Interview with Natalya Katsap
Russia Today: Today is AIDS Memorial Day. What is the importance of it and what actually happens?
Natalya Katsap: It is the 24th time that it is marked all over the world and it is a date that allows us to draw some additional attention to the issue, which is desperately needed even though we are 25 years into the fight against the disease. It is a date when people create some certain events to draw attention to the fact that HIV is still a big issue. It also gives an opportunity to everybody who lost somebody through HIV, to give remembrance to these people, to support people who are currently living with the virus and to just express your solidarity with the fight. Given that 25 MLN of people have already died, 40 MLN are still living with the HIV today, and in Russia alone officially 1,500,000 people are HIV positive and their number is growing. I just wish there were more news-making opportunities like this to continue talking about this issue, because unless we start a constructive dialogue about what each of us can do, we are not going to stand a chance.
RT: What measures is the Russian government undertaking to combat AIDS?
N.K.: Russia, India and China have emerging epidemics now. Over the last 2.5 years Russia has done a lot to turn its face towards the epidemic. From 2005 to 2007 the budget for the fight against HIV has grown 20 times. We are doing really well on treatment, because it is $US 200 MLN that we spend on it every year. We are getting more and more people, who need treatment, on treatment. What we are still lacking is a great effort on prevention of HIV spreading, especially in specific groups, which to this day still remains – injecting drug users, but also young people and young women.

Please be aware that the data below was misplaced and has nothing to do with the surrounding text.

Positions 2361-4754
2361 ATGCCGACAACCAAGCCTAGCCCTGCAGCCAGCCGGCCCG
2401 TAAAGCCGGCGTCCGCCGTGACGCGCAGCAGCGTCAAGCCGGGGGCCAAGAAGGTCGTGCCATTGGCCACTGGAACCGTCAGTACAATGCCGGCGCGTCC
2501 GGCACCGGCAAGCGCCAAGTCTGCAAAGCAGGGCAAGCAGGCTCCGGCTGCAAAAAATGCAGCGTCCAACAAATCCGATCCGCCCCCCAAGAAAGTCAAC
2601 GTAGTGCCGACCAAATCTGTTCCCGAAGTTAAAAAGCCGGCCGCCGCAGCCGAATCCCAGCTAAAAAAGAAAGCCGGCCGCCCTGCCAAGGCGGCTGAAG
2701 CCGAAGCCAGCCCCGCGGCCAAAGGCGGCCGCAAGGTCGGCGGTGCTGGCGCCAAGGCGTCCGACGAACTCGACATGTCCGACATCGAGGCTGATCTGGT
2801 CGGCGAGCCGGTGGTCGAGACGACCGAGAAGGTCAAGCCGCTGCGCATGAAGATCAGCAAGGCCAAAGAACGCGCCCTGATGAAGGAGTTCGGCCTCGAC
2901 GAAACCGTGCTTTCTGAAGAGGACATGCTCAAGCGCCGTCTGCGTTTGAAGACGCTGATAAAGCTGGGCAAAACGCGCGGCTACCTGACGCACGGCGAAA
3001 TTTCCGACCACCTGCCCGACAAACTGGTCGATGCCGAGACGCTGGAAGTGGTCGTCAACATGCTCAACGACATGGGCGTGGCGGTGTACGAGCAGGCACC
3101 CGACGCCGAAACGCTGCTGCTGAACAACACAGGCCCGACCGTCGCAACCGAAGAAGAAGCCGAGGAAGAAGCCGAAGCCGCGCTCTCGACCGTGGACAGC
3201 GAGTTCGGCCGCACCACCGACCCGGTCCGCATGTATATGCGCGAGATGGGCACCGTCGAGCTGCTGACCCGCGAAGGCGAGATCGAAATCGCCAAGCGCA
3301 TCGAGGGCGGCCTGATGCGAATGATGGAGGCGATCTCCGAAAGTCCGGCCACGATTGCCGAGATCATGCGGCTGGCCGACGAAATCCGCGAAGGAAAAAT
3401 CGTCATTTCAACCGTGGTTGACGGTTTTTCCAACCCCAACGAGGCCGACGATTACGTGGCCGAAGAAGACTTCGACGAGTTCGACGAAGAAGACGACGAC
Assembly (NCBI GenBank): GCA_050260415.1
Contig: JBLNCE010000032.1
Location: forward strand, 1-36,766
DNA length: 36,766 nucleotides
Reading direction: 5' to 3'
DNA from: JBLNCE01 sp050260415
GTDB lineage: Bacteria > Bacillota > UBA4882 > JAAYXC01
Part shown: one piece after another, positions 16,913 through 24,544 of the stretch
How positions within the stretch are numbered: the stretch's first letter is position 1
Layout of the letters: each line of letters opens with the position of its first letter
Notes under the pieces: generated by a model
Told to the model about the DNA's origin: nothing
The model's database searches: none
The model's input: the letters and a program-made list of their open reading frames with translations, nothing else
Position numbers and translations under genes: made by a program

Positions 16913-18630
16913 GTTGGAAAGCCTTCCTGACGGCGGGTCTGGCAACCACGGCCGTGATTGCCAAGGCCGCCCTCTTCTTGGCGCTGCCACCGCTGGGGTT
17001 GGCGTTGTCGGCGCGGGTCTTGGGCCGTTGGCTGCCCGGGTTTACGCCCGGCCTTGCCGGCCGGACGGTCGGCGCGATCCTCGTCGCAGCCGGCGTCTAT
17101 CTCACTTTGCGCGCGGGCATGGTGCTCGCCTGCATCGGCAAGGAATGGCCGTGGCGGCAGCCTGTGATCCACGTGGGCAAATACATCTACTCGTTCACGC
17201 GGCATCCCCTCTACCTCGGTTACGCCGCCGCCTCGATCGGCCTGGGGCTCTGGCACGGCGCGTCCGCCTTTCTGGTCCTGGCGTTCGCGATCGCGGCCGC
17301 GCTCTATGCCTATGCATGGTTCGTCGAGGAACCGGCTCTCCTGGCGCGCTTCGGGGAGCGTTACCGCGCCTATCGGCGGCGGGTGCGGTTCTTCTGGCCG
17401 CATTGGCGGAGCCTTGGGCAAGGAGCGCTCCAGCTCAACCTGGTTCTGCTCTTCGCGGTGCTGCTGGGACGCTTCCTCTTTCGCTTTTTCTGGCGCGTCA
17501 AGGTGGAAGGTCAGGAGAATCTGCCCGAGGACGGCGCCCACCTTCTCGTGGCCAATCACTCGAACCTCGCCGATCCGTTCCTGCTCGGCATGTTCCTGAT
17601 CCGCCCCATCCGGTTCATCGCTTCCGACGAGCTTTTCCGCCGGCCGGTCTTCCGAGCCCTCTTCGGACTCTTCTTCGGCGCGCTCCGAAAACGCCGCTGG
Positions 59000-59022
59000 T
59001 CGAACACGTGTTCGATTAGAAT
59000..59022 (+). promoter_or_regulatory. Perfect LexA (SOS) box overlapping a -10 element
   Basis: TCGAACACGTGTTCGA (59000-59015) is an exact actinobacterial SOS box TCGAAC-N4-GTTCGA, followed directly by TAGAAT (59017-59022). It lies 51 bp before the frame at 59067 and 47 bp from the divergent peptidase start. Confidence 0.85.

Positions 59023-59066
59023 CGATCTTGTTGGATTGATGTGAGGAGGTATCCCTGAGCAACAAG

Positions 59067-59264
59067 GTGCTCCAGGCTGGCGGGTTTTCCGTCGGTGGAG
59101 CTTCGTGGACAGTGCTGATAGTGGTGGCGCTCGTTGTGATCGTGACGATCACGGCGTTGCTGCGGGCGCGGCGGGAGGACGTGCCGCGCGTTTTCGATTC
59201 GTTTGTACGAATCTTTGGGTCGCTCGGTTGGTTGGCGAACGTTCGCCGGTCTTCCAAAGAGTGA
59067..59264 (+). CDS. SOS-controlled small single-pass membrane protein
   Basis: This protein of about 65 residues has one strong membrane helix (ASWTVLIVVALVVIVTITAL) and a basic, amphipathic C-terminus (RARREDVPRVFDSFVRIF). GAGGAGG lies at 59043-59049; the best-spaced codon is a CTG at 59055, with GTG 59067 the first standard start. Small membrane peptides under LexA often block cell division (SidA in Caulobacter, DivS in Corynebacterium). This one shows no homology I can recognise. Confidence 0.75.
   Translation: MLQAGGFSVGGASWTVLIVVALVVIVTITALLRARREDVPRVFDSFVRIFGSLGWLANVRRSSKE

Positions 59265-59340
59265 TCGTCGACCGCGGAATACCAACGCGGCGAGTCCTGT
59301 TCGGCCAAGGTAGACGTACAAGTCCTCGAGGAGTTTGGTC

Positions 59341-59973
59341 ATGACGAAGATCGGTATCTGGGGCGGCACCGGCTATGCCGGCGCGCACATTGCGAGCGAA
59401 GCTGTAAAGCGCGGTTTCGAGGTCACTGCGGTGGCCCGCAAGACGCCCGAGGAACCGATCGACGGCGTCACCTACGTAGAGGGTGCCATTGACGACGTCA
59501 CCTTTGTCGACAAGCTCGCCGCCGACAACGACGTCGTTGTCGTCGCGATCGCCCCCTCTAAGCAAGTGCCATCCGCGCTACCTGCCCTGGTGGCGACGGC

RT: So, more money is allocated to fight the disease, but what else can be done by people themselves?
N.K.: That is a really great question because we always kind of seem to ask what the government is doing but, in fact, HIV is a problem, which any particular person, company, organisation can do a lot to fight with. If we are speaking about you and me, the simplest thing we can do is to know the basics about HIV, as knowing the basics allows us to learn how to live with it. We are living in a world where HIV is a big problem, so we should know how it is transmitted, how you can protect yourself, your partner or your loved ones and also we should understand that people living with the virus are people who are just the same as you and me and they should not be stigmatized or discriminated. We should know the basics of it to be able to live with it.
RT: Do you think the level of sexual education being given in the schools in Russia is somewhat lacking?
N.K.: It is lacking and I think that there are certain developments within the Ministry of Education and the Ministry of Health that will sustain well in the foreseeable future, but at this point most of the sexual education should be given by specialised organisations and they are doing tremendous effort. But we do hope that in the nearest future we will have a more open position about this particular programming.
RT: What would you say the living conditions allow people with HIV in Russia?
N.K.: Well, I think that they have improved greatly over the last two years in terms of the access to treatment services that are necessary to support somebody living with HIV. But the lack of knowledge and misunderstanding the virus and what it means to live with it are the main enemies we are trying to fight.